Center for Bioengineering Innovation and Design

Johns Hopkins University, 2007 - $20,000

This grant further supports the programs that make up the new Center for Bioengineering Design and Innovation at Johns Hopkins. Specifically, the grant helps with the development of a non-thesis option for the Masters program that will allow students to take on a design project for two years, starting as a design team leader in year one. It's hoped that the non-thesis Masters track will produce four Masters students per year, with funding from industry, donations, and other grants.

Biocervical Technologies: Cutting Edge Technology for Pre-term Birth Detection

Johns Hopkins University, 2002 - $8,750

Over 400,000 premature births occur each year in the US, accounting for over $6 billion in annual health care spending. Statistics suggest that the number of premature births is rising, despite advances in prenatal care. Premature birth is associated with higher risk of maternal and infant death, and debilitating infant illnesses such as cerebral palsy, autism, mental retardation, and vision and hearing impairments. Currently, several tools on the market predict pre-term delivery, however the available diagnostic methods do not function early enough to safely and consistently administer labor-suppressing drugs.

This E-Team developed a cervical bioimpedance system that predicts the onset of birth early enough to safely administer preventative drugs. The system detects very subtle changes in cervical tissue composition, which indicate when the cervix is readying for childbirth. The system is composed of an electrode probe with a disposable sterile plastic tip containing the circuitry necessary to measure bioimpedance.

Update: the team has successfully licensed the technology (details not available).

Early Detection of Acute Renal Failure

Johns Hopkins University, 2004 - $12,000

This E-Team developed a new device designed for the early detection of acute renal failure (ARF). The device uses laser technology and Raman spectroscopy to provide data on metabolite excretion rates in near real-time (high levels of metabolite excretion are indicative of ARF). The device enables the detection of ARF in hospitalized patients up to 48 hours earlier than current detection methods. The detection of other biomarkers using this device is also possible, making the device useful in aiding with a number of clinical diagnoses.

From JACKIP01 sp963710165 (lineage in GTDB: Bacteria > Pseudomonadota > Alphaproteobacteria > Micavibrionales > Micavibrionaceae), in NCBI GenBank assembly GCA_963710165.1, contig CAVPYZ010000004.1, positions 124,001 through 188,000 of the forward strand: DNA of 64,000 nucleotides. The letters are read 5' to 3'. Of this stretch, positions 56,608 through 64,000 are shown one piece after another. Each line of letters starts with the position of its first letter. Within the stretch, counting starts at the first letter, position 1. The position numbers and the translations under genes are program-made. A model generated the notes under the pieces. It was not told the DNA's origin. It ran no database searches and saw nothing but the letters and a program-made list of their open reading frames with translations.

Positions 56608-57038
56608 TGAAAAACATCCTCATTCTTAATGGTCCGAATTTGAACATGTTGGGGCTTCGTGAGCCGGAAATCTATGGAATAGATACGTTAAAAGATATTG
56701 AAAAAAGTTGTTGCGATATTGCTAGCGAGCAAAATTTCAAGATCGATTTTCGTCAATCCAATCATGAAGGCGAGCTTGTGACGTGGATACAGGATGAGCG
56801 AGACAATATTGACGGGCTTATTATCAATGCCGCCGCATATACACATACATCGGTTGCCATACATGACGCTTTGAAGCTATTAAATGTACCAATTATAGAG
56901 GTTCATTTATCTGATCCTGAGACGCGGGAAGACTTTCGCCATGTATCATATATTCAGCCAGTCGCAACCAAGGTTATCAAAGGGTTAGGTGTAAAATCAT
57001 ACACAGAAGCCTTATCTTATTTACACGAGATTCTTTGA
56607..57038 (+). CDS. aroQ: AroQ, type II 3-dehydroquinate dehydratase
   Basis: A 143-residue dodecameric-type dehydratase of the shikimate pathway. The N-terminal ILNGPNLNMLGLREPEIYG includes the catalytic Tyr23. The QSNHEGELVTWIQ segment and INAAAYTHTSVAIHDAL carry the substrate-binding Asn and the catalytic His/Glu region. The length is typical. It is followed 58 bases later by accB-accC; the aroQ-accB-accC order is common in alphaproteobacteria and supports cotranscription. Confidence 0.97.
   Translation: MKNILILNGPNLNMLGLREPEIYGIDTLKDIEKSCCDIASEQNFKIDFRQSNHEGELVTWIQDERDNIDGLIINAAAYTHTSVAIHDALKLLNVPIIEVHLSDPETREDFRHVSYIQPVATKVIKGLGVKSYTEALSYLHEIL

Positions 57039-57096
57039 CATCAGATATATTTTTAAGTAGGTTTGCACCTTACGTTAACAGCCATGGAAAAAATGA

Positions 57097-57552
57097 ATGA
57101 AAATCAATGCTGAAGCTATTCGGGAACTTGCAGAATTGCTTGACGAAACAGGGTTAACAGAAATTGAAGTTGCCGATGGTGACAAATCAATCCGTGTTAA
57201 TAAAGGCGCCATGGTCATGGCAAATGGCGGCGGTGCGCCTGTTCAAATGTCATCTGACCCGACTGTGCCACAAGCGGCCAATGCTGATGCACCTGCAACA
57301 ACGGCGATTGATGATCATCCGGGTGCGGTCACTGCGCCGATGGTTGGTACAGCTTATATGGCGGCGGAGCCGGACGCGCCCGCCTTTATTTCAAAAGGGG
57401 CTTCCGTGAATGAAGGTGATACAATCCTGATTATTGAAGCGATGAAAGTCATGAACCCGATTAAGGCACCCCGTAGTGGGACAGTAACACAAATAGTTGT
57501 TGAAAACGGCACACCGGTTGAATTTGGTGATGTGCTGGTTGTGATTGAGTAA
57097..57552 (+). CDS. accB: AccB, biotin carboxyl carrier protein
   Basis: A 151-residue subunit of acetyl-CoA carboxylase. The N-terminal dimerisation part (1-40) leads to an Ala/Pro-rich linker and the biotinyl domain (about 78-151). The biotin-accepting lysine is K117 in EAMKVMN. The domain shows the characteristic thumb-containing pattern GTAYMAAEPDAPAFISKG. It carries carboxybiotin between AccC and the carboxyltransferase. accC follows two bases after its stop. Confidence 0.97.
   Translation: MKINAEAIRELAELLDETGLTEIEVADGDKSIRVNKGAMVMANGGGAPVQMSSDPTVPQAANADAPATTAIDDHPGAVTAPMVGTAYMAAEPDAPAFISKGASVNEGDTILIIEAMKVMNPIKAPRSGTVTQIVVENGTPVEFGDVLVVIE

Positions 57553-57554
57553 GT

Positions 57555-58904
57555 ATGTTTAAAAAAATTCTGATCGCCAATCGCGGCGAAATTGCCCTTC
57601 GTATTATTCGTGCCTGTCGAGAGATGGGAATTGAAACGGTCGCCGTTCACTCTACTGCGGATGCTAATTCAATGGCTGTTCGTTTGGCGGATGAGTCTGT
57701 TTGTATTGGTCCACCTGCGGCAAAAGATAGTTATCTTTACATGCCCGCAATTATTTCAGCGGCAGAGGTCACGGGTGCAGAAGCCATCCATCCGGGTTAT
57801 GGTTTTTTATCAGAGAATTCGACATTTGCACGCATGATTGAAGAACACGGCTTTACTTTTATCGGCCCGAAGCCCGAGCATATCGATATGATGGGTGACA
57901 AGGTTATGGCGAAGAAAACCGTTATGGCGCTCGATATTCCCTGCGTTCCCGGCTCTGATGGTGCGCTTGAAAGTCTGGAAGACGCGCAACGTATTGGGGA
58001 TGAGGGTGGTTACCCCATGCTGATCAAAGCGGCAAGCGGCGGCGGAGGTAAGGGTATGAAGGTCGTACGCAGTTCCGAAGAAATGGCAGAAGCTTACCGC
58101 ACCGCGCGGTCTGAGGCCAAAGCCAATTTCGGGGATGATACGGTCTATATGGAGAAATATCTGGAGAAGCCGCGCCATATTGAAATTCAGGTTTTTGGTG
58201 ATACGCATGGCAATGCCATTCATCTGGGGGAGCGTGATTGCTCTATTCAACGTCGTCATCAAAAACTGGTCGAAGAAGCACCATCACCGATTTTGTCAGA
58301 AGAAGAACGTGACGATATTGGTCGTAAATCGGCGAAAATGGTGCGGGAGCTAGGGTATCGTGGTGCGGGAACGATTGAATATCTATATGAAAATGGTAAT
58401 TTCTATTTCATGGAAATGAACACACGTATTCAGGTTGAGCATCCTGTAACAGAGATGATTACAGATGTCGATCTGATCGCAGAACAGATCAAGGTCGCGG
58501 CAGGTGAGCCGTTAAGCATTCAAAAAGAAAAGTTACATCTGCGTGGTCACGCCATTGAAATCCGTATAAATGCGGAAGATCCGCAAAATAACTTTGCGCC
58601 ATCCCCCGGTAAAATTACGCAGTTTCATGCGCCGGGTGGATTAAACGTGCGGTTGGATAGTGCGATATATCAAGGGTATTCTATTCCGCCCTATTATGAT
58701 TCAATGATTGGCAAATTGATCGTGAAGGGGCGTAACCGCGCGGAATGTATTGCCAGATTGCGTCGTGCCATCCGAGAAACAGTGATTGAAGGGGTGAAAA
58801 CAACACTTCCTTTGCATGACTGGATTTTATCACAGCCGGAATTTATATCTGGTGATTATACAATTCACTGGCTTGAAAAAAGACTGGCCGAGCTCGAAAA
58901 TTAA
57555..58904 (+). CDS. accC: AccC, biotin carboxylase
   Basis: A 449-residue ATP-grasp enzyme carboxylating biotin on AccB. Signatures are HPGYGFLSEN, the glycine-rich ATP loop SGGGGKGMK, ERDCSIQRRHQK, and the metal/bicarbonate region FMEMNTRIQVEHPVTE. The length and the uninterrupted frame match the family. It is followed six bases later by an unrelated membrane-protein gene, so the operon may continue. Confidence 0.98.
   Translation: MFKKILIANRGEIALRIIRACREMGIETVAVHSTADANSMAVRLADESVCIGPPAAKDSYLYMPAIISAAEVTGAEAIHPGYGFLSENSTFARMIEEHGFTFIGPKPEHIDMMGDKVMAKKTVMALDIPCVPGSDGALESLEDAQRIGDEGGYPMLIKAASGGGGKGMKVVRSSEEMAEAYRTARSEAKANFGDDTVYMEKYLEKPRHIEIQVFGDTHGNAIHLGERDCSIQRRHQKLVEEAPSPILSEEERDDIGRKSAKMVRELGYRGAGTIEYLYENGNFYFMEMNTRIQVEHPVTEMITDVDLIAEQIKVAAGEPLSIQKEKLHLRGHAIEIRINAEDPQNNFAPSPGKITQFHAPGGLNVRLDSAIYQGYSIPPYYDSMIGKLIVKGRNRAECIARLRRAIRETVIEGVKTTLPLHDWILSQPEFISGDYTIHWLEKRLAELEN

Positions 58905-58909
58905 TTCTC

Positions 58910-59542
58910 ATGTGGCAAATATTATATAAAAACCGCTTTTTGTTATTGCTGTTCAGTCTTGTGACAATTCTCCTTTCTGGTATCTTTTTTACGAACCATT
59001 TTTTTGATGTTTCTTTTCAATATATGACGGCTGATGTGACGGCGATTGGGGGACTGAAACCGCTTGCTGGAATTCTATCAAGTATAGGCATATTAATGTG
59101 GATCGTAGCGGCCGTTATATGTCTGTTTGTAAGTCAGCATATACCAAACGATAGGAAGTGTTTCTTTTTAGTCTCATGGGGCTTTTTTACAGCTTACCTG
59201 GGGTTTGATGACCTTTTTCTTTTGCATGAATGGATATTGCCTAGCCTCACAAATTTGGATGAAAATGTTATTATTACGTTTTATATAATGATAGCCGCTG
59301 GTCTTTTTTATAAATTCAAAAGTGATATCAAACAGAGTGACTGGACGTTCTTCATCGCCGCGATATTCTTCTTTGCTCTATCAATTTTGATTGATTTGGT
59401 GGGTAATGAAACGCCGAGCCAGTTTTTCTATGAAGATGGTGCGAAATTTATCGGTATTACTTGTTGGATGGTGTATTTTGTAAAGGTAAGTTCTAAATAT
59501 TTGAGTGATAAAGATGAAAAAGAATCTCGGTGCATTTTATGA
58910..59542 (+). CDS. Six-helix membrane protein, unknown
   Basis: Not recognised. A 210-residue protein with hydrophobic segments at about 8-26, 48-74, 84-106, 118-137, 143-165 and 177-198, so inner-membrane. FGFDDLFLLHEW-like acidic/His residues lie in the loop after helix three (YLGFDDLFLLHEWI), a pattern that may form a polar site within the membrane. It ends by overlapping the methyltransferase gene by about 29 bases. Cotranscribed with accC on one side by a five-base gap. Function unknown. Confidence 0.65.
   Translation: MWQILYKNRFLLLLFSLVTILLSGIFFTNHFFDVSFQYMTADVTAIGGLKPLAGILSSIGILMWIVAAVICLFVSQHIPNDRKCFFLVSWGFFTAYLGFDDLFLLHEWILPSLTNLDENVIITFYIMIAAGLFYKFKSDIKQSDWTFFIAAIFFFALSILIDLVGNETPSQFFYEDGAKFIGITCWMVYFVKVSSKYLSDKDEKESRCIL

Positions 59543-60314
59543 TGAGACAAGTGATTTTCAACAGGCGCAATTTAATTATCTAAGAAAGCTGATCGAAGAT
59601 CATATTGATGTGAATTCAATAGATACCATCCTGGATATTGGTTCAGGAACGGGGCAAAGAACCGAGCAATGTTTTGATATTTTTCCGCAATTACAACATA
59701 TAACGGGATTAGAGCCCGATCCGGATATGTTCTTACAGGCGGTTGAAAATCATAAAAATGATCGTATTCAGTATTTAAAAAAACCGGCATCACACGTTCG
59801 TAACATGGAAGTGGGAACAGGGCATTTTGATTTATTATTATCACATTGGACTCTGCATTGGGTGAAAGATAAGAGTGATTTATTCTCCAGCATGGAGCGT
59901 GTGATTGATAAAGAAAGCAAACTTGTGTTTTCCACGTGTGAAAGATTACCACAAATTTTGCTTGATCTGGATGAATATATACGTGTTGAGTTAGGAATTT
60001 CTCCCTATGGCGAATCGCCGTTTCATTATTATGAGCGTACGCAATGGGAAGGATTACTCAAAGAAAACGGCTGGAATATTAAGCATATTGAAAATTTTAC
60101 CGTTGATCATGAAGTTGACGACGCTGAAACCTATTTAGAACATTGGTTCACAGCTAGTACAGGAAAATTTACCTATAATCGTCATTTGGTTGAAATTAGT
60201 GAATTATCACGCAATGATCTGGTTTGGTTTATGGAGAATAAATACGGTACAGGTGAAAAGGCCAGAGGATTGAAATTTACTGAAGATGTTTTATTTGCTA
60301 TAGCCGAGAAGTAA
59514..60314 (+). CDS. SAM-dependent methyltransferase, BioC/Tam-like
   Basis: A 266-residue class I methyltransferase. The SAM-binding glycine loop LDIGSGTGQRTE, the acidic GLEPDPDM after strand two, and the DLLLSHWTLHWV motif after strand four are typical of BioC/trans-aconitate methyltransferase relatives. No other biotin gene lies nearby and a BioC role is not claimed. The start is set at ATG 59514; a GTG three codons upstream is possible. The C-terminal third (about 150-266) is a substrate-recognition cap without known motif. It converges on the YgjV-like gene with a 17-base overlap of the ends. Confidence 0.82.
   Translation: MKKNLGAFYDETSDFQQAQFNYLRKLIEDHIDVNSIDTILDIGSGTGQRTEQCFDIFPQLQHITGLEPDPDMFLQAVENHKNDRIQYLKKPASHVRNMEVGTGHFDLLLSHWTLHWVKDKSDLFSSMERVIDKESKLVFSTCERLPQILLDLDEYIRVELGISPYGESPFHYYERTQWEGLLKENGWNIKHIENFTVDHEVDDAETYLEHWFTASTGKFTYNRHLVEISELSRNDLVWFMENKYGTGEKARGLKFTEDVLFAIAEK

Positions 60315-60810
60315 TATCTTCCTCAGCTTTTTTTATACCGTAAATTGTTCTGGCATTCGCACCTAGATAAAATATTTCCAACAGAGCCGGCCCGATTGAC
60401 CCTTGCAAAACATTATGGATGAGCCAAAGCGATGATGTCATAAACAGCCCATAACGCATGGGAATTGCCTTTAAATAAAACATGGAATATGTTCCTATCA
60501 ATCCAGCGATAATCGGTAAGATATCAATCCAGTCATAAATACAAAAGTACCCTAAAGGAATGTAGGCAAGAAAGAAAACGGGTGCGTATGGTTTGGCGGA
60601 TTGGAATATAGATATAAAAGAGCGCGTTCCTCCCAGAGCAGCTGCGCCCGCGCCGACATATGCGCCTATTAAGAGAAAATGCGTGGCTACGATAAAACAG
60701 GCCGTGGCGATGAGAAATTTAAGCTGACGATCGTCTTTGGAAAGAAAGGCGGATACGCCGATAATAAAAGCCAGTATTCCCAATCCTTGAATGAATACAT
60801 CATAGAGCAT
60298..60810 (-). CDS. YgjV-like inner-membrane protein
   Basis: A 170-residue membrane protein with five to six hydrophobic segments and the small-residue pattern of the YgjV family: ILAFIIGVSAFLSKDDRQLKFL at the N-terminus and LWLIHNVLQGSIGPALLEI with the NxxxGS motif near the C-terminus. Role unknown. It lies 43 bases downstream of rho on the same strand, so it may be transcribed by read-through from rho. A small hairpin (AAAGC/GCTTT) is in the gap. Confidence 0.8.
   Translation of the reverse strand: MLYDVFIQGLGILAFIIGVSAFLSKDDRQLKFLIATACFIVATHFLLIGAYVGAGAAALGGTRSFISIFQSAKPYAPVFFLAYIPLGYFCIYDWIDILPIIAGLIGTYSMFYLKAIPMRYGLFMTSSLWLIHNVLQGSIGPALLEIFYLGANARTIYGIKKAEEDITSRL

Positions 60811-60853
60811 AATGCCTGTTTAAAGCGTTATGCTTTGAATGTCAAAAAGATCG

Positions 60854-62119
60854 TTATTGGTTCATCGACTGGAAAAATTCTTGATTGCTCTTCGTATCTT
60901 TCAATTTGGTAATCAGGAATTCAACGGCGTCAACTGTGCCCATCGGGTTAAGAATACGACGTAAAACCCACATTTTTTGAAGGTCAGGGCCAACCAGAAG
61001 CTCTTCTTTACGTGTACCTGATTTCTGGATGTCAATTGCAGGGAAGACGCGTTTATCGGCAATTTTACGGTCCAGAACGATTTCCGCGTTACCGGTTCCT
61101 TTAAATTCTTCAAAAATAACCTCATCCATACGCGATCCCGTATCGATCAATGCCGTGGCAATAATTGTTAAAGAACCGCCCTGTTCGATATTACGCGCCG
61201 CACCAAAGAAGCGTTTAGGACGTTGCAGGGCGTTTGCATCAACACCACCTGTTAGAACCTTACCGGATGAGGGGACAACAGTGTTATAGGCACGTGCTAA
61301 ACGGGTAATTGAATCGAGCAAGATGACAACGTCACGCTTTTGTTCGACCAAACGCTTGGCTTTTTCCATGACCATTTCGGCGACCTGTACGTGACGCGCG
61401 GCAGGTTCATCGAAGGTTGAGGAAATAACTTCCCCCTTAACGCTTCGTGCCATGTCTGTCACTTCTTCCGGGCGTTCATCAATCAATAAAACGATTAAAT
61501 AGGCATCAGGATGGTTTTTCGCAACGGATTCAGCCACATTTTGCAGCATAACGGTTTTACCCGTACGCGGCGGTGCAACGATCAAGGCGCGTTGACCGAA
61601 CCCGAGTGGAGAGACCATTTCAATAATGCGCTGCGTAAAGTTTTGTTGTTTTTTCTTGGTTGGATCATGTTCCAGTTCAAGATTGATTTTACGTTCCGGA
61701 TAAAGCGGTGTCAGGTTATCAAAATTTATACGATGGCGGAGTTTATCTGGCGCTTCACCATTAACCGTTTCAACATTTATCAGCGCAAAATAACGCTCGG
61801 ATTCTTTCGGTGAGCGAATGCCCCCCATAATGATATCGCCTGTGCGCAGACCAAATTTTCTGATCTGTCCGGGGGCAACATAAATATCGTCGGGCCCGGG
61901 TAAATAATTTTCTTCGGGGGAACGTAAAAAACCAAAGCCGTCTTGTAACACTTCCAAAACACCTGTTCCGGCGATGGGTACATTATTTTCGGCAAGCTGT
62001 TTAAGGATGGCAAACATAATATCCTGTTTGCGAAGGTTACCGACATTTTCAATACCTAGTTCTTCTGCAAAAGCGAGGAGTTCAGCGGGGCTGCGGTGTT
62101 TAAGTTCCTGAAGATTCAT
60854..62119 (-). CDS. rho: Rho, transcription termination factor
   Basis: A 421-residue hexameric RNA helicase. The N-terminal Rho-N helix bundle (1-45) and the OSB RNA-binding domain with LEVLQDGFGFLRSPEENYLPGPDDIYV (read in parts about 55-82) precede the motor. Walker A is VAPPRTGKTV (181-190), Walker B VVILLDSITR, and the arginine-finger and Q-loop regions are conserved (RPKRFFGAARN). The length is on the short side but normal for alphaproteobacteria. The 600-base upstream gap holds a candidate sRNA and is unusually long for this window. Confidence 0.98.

ARF is seen in 5% of all hospitalized patients, and 4-15% of all patients who undergo cardiovascular surgery. It accounts for 30,000 deaths per year. Current detection methods are not effective in providing early detection of the disease, which is essential to effective treatment. By providing early detection capabilities, this device can give healthcare providers a jump start on effectively treating ARF.

EEG Keyboard

Johns Hopkins University, 2004 - $14,400

This E-Team developed the EEG Keyboard, a Brain-Computer Interface (BCI) typewriter system capable of translating electroencephalogram signals generated from electrical activity in the brain into characters on a screen. Electrodes are attached to the user's scalp, and he or she chooses characters either by focusing on a certain row or column in a flashing six-by-six matrix or by staring at a region of the screen flashing at a certain known frequency. Initially the product was targeted at the Locked-In Syndrome (LIS) community--individuals with paralysis of all voluntary muscles in the body, leaving them virtually unable to communicate.

The E-Team consisted of two professors of biomedical engineering (one of which won the 2003 BCI competition), eight biomedical engineering undergraduates, and three faculty advisors: one from neurology, one from biomedical engineering, and one from business.

Pull-Out Resistant Pedicle Screw for Osteoporotic Patients

Johns Hopkins University, 2006 - $18,500

Each year, approximately 550,000 osteoporotic patients in the US suffer from compression fractures that require pedicle screws in order to reconstruct the spine. These patients are currently given pain management treatments instead of pedicle screws, however, because osteoporotic bone isn't strong enough to hold the screws in, or prevent them from falling out. This E-Team plans to solve the problem by developing a pull-out resistant pedicle screw. The novel design, based on a vertebral compression fracture treatment known as kyphoplasty, consists of a two-part screw involving a hollow capture chamber and a threaded inner screw. The hollow chamber is inserted into the vertebral body, then the inner screw is brought through the chamber into a wet cement adhesive. As the cement cures, the stickiness of the screw is enhanced, providing greater pull-out resistance.